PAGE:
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I've found gpg -c < unencrypted_file > encrypted_file this command from https://askubuntu.com/questions/27770/is-there-a-tool-to-encrypt-a-file-or-directory this page, but in gpg manual it says gpg --output test.gpg --symmetric test.out something like this. I couldn't find anything about first one is an alias on the manual page so i want to see is there a difference and tested like this:

create 500Mb file first

dd if=/dev/urandom of=./tmpfile bs=1000000 count=500

time gpg -c <tmpfile> file1 (19 secs)

time gpg --output file2 --symmetric tmpfile (21 secs)

time gpg --output file3 --symmetric tmpfile (21 secs)

time gpg -c <tmpfile> file4 (20 secs)

second command seems a bit slower to me, is this because of coincidence or are these commands different?

edit: gpg version is 1.4.20

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Yes, these commands are effectively the same:

gpg -c < file > file.gpg
gpg --output file.gpg --symmetric file

First, -c is just a shorthand for --symmetric:

 -c, --symmetric             encryption only with symmetric cipher

Also note that the characters < and > are used in Bash for I/O redirection, they are not part of GPG's option syntax.

What's going on here is that GPG can take input from either stdin or a file specified as an argument. Instead of giving the filename as an argument, < FILE just feeds it via stdin. When GPG notices that input is given via stdin, it will print the output to stdout by default instead of creating a file (unless you use --output). So you can just redirect stdout with > FILE to write the encrypted data to a target file.

  • ahh, < for input and > for output, i thought it's wrapping only input like <inputfilename>, thanks for reply. Can we use these i/o feeds for zip files, binary files etc or just for text files? – rugowimola Nov 17 '17 at 0:54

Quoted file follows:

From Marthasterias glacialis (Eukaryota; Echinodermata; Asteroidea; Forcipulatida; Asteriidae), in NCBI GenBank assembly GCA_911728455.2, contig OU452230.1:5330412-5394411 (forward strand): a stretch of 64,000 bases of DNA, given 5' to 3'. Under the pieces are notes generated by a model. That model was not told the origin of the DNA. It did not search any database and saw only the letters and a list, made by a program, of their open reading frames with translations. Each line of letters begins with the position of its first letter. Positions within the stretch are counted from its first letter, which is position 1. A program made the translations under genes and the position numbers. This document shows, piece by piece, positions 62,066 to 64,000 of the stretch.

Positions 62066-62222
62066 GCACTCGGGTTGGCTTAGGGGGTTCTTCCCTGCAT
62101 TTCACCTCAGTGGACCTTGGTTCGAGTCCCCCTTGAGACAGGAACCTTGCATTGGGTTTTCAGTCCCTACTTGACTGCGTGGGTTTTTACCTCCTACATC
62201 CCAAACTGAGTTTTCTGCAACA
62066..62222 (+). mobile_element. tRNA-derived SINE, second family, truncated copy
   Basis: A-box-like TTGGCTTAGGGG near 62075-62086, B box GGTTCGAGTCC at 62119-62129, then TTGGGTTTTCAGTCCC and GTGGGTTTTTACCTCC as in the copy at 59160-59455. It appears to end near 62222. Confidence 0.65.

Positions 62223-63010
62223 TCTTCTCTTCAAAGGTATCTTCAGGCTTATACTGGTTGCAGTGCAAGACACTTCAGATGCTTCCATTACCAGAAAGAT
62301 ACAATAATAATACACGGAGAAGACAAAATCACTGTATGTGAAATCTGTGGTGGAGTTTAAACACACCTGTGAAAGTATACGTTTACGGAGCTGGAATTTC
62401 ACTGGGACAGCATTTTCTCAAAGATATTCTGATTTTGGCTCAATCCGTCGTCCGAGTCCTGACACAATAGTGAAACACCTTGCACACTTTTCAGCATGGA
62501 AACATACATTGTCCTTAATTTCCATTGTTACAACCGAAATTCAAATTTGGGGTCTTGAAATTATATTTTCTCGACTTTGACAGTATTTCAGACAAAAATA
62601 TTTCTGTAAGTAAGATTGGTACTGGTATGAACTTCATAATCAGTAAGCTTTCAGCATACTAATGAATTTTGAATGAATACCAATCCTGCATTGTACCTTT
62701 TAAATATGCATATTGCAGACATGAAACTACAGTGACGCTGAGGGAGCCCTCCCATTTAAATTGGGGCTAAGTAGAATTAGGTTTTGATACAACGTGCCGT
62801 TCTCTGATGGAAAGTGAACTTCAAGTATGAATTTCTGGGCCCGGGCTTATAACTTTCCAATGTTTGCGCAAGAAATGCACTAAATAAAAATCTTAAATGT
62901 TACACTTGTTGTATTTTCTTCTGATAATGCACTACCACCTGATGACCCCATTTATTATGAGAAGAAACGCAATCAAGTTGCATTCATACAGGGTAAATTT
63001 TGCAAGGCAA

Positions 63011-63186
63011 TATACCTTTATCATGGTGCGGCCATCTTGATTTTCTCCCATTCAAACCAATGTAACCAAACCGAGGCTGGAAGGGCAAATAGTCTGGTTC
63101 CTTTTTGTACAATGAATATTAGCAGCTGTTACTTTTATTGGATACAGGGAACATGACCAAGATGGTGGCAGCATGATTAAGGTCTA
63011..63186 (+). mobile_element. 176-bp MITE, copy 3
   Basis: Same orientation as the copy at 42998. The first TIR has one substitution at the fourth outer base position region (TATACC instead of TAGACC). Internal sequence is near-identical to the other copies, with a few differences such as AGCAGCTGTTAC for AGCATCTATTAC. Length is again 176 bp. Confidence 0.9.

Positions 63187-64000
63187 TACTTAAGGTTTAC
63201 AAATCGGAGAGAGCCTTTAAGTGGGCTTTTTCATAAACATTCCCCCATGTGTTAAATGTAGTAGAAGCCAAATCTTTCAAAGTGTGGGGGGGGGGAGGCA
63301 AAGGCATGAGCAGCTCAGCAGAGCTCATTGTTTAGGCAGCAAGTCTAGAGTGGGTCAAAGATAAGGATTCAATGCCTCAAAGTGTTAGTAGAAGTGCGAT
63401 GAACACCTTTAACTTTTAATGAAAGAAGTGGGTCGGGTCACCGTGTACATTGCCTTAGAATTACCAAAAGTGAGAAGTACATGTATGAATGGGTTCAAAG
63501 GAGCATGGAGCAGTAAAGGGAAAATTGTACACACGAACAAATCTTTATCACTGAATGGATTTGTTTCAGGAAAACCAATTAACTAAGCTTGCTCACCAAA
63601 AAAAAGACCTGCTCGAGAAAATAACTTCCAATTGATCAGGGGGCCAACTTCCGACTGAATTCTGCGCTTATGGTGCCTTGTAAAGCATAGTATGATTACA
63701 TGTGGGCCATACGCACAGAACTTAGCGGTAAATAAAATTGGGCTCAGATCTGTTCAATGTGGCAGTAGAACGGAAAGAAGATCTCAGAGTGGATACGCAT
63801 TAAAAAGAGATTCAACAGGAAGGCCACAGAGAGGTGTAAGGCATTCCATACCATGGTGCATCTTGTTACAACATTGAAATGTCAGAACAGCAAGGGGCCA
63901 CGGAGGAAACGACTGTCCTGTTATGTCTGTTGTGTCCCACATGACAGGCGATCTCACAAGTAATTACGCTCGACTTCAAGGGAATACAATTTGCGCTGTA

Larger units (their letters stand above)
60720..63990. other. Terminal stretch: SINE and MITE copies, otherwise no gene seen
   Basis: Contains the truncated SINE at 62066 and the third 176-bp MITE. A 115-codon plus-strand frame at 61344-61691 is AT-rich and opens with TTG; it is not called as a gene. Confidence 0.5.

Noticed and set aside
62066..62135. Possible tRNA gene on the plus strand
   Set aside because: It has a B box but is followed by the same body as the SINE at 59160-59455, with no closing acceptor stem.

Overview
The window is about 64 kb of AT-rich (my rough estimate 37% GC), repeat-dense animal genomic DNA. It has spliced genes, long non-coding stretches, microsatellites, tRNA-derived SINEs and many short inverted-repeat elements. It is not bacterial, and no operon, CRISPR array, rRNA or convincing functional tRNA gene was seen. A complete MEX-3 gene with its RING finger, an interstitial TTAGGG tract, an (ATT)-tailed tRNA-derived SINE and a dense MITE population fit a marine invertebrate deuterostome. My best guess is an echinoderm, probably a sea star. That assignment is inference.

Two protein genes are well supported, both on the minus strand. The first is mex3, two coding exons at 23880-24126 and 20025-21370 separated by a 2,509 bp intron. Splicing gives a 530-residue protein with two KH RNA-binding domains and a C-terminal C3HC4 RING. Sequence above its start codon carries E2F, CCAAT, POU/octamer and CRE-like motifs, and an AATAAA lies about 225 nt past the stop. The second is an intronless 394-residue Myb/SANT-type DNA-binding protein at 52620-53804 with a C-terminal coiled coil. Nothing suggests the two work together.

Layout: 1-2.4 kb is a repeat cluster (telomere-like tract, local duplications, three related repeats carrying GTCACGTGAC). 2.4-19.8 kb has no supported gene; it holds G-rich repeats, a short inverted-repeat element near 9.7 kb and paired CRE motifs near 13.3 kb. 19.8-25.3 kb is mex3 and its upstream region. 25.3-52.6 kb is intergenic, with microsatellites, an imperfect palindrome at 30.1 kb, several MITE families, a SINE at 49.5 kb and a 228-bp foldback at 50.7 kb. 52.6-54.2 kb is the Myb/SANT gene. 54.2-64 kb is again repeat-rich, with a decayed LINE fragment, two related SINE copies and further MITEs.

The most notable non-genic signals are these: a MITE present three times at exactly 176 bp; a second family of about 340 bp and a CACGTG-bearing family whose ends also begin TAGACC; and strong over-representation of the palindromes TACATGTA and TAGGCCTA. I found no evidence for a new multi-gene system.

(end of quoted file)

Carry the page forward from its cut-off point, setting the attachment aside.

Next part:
• @rugowimola You can use < and > for arbitrary data streams, including zip files. – Arminius Nov 17 '17 at 1:00
  • Thanks, one more thing but last :) i didn't find anything about spaces on this link about i/o redirection. < input > output causes any difference from <input> output ? – rugowimola Nov 17 '17 at 1:03
  • @rugowimola No, that should be fine. – Arminius Nov 17 '17 at 1:04
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second command seems a bit slower to me, is this because of coincidence or are these commands different?

They might be equivalent in high-level functionality, but they're clearly not identical; the two commands don't match exactly, so they're not identical.

It's no coincidence that they're equivalent in functionality, as the decision for gpg to use stdin and stdout couldn't possibly have been unintentional.

However, what is coincidental is that one is slower than the other. There are factors at play here such as file buffering which may vary in specification and performance between implementations of the C standard library let alone the POSIX terminal. Simply put, one may be slower on your computer, yet faster or equal speed on another hardware configuration, using a different compiler or standard library.

From a security standpoint (which is what this site is about), you should use whichever you're most comfortable using. I imagine the user interface designers added both interfaces to provide an alternative for shell configurations which don't support pipes, and that alone doesn't seem to pose a significant security risk.

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